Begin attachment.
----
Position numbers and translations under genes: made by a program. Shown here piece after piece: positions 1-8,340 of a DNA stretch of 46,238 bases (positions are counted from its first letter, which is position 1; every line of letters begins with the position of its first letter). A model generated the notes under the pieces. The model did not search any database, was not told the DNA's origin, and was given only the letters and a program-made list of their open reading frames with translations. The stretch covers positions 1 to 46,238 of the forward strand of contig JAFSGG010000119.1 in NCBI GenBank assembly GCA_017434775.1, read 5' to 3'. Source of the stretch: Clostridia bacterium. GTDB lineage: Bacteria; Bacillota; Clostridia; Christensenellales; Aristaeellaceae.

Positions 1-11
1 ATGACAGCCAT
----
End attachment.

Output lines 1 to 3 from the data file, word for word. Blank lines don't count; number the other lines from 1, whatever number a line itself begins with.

Position numbers and translations under genes: made by a program. Shown here piece after piece: positions 1-8,340 of a DNA stretch of 46,238 bases (positions are counted from its first letter, which is position 1; every line of letters begins with the position of its first letter). A model generated the notes under the pieces. The model did not search any database, was not told the DNA's origin, and was given only the letters and a program-made list of their open reading frames with translations. The stretch covers positions 1 to 46,238 of the forward strand of contig JAFSGG010000119.1 in NCBI GenBank assembly GCA_017434775.1, read 5' to 3'. Source of the stretch: Clostridia bacterium. GTDB lineage: Bacteria; Bacillota; Clostridia; Christensenellales; Aristaeellaceae.

Positions 1-11
1 ATGACAGCCAT